woman dating someone with depression

According to the Anxiety and Depression Association of America, “Major Depressive Disorder affects more than 16.1 million American adults, or about 6.7% of the U.S. population age 18 and older in a given year.” With those kind of statistics, many of us have either personally dealt with depression, or know of a friend, loved one, or family member who has. Depression symptoms include: prolonged feelings of sadness and/or lack of interest in activities once enjoyed.

Depression is not always easy to diagnose, and it tends to be even more difficult to talk about. If you believe that you’re dating someone who is struggling with depression, there are steps you can take to be an  informed, supportive, and helpful partner. Depression can be consuming for both the individual with the disorder and their loved ones, but that does not have to come at the expense of the relationship. Read on to learn some tips on how to best navigate a relationship when dating someone with depression is a factor—as it brings its own set of challenges.

You might also be interested in: Healthy Boundaries in Relationships


1. Educate yourself on what depression is.

Understand the basic symptoms, risks, and treatments available. The American Psychiatric Association is just one resource to turn to when beginning your research. The goal isn’t to diagnose your partner, but to gain a basic understanding of what they are going through. 

2. Be communicative.

Express your honest concern to your partner. This should be done in a loving way, of course, but starting the open conversation about some of the symptoms that you have noticed is the first step to getting them help. 

3. Be supportive.

While you should take the time to honestly communicate your concerns—it is more important to make sure you listen to your partner. One of the most important things is asking them what they need or what you can do specifically to help them navigate this difficult space.

4. Be available.

While you may think your significant other is struggling with depression, they may not have completely come to terms with their symptoms. Be available to talk whenever they are. If they need some time to process the fact that you are expressing concern, follow their lead and hold safe space so they can open up at a pace they’re comfortable with. 

5. Know when to reach out for help.

Much like you would reach out to 911 with a severe physical emergency, treat mental health no differently. Depression symptoms can be intimidating and there is nothing wrong with asking for support—especially if your partner is in danger.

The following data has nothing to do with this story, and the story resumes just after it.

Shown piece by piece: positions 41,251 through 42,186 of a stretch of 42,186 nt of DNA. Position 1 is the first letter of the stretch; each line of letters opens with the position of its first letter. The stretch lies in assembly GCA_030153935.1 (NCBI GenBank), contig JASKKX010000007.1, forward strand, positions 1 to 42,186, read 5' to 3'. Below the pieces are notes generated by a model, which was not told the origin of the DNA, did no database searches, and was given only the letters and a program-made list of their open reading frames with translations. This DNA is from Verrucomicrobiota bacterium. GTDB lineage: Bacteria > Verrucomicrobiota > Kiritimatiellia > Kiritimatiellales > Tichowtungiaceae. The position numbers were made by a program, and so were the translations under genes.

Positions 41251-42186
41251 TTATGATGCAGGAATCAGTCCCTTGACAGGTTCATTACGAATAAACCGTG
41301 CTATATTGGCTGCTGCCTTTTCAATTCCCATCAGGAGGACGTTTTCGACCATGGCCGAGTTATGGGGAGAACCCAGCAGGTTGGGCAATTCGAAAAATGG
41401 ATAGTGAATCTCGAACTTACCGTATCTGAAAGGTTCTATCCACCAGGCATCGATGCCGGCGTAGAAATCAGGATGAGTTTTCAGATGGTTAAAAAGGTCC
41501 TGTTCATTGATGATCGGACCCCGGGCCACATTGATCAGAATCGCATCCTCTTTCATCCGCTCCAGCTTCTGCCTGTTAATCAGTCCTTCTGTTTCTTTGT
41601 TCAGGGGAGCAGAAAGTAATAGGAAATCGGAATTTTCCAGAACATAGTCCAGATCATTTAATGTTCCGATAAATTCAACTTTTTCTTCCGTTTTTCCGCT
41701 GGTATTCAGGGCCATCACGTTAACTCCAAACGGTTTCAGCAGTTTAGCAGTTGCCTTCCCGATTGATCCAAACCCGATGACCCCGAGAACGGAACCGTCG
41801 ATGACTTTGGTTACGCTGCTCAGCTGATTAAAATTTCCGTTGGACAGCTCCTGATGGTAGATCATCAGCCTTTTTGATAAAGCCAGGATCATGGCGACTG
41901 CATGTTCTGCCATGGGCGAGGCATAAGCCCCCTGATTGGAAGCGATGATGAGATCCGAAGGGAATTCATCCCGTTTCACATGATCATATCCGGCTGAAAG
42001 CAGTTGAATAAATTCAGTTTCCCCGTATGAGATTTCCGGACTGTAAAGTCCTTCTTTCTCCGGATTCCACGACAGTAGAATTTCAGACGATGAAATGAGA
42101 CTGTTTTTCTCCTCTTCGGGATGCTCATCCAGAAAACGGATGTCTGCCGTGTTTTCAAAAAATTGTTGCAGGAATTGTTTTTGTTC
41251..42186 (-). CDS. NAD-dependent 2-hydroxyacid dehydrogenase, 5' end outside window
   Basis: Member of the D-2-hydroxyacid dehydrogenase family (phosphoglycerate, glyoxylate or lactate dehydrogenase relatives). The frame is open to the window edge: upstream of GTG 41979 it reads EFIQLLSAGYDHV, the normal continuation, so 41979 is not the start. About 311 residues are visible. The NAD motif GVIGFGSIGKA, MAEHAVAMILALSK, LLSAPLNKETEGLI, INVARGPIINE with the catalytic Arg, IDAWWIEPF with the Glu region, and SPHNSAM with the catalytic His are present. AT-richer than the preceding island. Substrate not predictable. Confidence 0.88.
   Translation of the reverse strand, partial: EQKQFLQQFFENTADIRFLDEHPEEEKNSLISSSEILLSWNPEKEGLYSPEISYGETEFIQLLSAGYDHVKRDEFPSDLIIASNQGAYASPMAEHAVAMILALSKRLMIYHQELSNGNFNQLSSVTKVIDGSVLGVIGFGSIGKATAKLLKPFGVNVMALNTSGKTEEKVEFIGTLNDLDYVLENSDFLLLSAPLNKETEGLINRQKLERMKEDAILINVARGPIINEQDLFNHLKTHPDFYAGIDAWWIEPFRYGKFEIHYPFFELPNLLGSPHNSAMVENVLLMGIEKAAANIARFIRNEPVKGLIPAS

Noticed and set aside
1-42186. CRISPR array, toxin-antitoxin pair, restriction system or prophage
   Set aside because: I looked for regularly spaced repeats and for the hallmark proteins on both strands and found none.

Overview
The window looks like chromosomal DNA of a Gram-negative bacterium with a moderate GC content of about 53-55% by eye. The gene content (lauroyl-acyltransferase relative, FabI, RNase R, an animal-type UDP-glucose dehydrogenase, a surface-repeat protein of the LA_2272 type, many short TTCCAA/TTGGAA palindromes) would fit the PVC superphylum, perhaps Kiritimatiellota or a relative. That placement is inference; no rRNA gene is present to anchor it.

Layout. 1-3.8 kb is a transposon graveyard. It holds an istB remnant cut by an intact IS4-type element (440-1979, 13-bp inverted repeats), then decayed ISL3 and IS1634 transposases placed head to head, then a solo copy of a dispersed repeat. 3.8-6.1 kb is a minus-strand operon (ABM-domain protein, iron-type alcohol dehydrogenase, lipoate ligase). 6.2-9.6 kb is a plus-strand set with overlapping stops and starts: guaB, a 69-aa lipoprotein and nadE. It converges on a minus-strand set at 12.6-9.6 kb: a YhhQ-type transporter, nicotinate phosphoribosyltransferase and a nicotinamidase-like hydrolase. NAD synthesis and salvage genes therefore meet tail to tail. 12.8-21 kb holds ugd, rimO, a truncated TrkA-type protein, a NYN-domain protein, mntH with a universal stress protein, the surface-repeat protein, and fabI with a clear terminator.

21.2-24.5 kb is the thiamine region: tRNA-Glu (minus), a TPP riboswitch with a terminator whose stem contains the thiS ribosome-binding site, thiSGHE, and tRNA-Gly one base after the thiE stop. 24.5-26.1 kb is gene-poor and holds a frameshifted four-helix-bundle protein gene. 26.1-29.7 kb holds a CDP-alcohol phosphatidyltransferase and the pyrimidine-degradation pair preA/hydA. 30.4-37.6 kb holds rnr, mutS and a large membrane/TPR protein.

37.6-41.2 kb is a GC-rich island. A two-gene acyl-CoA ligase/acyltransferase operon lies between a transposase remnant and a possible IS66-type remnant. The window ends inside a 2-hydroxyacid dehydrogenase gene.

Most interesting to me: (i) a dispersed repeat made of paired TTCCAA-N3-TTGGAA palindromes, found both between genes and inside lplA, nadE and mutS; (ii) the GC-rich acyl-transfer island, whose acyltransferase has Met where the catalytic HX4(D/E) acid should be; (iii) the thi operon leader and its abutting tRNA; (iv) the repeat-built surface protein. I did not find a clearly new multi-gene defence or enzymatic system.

6. Get relationship advice.

Many times, issues in our relationships are much easier to digest and work through when you have the opportunity to bounce your frustrations off of someone else. If you are hoping to talk to your partner about depression, but just don’t know where to start, a relationship coach is a great option. 

7. Set a good example.

Depression tends to reduce an individual’s desire to put themselves first and makes even the simplest of daily tasks incredibly difficult. Make sure to take care of yourself, keep up with exercise, goals, hobbies, and things that make you happy. The simple act of putting effort into yourself can recharge your own batteries. It can also give you a stronger foundation to support your partner.

8. Keep the invite open.

While someone struggling with depression may have a decreased interest in getting out of the house, make sure to keep them in the loop with the activities you and other friends may be doing and always forward the invite. 

9. Keep them company.

If they keep turning down your advances to get out of the house, consider spending the day watching some of their favorite movies, playing favorite board games, or really anything (as big or small) that brings them joy. 

10. Remind them why you love them.

Depression can be isolating. Many times it is hard for individuals to stay positive about themselves in the face of major depression. This is your time to a) show them you love them b) remind them of the positive parts of the relationship and c) remind them of reasons to look forward to the future. 

While the above tips may give you a good place to start, you may find you need some additional resources when dating someone with depression. We offer coaching sessions designed to help you navigate the tricky parts of issues in a relationship. Please reach out—we’re here for you.

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